NEIGHBOURS of a former Burnley allotment have reacted angrily after trees were chopped down on the disused site.
Chainsaw-wielding contractors were spotted felling a number of “healthy” trees on the Queen’s Road plot on Monday.
Residents branded the work “vandalism” and have hit out at Lancashire County Council for allowing it to go ahead.
Around 20 houses overlook the land and fears are that yet more trees could be torn down
Tony Kalus (55) who lives in neighbouring Ebor Street, said the work had ruined the environment there and described the situation as a disgrace.
He said: “I am furious. There is no reason at all for these trees to be felled.
“There are around 20 houses that face onto the site. The work that has been done has directly affected the environment for everyone on our block and people across on Queen’s Road.
“There is no way on earth this can be justified as ‘just thinning’. We were given no notice at all about it.
“It is vandalism. They have changed our view for ever.”
Queensgate ward councillor Darren Reynolds spoke to County Hall figures who claimed the council was “thinning out saplings.”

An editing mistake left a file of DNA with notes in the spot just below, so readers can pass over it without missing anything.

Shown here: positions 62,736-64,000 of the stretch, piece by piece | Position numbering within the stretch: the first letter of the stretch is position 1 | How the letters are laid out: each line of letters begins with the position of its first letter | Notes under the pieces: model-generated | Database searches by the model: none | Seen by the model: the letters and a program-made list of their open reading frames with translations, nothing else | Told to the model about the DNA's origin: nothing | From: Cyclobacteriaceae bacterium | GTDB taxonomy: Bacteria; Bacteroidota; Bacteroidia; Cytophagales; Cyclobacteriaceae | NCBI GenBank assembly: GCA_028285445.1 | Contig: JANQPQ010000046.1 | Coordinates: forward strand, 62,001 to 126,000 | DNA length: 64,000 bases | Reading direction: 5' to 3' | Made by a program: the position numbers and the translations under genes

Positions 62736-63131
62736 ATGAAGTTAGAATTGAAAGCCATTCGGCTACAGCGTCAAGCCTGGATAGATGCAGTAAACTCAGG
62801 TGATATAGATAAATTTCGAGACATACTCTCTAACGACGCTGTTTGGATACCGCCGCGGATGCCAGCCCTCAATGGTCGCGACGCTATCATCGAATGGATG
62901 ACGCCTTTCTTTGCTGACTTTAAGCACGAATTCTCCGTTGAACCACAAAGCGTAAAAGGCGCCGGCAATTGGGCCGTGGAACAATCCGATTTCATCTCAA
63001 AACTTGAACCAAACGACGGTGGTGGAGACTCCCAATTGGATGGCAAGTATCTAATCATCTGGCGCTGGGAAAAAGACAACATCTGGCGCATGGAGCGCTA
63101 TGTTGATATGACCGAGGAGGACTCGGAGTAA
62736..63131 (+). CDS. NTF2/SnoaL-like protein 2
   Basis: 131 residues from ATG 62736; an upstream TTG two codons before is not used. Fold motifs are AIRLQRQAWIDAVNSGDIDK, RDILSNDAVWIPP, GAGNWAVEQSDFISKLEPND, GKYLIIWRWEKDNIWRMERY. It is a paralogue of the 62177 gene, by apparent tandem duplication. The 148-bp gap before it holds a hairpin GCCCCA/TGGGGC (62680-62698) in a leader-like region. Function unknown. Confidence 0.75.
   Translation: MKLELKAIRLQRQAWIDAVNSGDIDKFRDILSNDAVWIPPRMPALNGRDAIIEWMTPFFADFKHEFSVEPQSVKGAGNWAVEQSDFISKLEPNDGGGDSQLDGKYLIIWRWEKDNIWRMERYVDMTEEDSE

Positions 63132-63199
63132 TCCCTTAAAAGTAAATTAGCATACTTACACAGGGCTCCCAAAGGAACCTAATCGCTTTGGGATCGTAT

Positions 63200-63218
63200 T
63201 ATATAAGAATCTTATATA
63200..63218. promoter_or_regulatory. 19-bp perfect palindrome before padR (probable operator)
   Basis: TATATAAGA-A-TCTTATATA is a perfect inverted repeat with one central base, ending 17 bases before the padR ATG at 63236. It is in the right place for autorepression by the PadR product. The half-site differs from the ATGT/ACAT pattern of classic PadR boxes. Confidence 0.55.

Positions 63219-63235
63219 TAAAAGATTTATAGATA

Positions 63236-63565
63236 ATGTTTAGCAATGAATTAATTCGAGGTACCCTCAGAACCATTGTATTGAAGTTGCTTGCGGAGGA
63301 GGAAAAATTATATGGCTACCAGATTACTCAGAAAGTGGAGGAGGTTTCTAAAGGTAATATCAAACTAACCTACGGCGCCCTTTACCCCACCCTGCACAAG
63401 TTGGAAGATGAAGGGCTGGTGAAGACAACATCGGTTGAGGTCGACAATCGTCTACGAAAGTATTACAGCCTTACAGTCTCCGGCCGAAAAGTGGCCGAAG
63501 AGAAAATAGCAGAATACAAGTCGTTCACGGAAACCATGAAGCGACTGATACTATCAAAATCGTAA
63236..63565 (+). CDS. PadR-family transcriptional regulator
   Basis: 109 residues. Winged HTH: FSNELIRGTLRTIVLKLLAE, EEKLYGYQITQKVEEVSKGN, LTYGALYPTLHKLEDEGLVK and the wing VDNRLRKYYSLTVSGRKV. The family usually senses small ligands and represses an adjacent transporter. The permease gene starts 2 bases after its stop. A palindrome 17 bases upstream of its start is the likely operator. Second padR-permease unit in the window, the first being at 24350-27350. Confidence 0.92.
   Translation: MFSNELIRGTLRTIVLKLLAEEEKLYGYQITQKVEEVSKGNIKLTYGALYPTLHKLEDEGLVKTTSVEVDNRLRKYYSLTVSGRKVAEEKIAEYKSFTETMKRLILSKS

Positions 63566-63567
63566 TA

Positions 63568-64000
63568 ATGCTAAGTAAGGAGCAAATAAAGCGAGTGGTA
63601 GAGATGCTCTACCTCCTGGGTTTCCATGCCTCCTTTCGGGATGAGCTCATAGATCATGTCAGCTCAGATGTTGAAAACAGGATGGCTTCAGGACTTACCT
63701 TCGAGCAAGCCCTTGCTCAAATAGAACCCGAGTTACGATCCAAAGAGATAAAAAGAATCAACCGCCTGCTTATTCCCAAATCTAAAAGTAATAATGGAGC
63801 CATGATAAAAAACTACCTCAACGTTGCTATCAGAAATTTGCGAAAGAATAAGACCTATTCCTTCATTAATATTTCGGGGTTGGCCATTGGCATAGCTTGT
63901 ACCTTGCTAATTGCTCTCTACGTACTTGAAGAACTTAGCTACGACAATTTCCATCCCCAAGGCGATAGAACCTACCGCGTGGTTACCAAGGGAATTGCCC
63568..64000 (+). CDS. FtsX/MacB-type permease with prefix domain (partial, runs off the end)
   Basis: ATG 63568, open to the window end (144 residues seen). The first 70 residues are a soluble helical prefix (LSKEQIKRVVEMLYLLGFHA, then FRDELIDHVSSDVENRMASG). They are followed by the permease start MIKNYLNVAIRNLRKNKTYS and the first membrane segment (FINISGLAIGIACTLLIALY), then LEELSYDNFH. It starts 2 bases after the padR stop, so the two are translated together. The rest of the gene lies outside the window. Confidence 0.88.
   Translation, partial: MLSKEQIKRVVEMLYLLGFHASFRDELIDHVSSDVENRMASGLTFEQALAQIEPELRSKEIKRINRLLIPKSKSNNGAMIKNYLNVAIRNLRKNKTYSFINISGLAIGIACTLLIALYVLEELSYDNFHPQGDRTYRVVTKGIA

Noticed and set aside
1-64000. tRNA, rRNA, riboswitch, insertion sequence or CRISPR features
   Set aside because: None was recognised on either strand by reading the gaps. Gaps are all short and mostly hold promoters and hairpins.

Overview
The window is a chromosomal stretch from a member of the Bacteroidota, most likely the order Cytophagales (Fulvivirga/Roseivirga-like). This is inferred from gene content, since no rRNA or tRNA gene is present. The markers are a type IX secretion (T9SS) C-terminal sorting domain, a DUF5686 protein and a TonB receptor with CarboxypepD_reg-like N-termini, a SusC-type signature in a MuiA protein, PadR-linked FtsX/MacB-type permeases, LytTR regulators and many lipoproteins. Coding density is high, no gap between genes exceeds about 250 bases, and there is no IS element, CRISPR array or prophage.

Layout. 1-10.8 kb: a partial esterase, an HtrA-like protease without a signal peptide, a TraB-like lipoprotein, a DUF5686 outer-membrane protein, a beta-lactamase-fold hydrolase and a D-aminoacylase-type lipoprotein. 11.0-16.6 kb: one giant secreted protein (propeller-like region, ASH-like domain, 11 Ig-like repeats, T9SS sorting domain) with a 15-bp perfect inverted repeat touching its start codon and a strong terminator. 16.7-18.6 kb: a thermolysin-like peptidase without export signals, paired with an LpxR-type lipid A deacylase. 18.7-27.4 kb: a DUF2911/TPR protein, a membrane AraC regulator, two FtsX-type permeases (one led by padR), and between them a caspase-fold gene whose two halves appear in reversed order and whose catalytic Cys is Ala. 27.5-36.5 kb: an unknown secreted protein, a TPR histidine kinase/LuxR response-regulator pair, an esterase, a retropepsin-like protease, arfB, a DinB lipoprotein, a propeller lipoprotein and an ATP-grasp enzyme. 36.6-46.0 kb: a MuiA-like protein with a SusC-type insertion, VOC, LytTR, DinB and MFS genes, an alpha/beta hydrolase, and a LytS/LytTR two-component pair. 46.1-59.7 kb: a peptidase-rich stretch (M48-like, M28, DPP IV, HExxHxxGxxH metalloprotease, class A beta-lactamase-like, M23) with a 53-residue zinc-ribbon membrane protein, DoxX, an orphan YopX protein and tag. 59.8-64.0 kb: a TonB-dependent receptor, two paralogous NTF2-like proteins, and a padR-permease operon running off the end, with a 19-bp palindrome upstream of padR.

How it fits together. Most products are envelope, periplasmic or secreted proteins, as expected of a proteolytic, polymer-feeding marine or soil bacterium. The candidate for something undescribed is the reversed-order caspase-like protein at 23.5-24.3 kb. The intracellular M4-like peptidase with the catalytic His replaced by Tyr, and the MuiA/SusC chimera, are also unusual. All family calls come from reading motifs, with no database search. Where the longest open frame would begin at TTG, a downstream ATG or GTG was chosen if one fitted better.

Coun. Reynolds said: “The photos tell a very different story. These trees are at least 30 years old according to residents. The diameter of the sawn trunks is over 12in. in places and ‘sapling’ as a term means a young tree no more than about 5in. in diameter at most.
“What has actually happened is that Lancashire County Council is planning to sell the site. They are removing the trees prior to putting the land up for sale to enhance its value.
“These actions have been taken without any consultation with residents, the borough council or local councillors.”
Martyn Ellis, principal estates surveyor at Lancashire County Council confirmed the authority was planning to sell the disused land.
He said: “As part of our standard procedure when preparing a site for sale, we seek advice of a tree expert before carrying out any work involving the removal of trees and undergrowth.
“Following this advice, some trees and shrubbery located in the centre of the site were removed, but mature trees around the edge of the site were left in place.”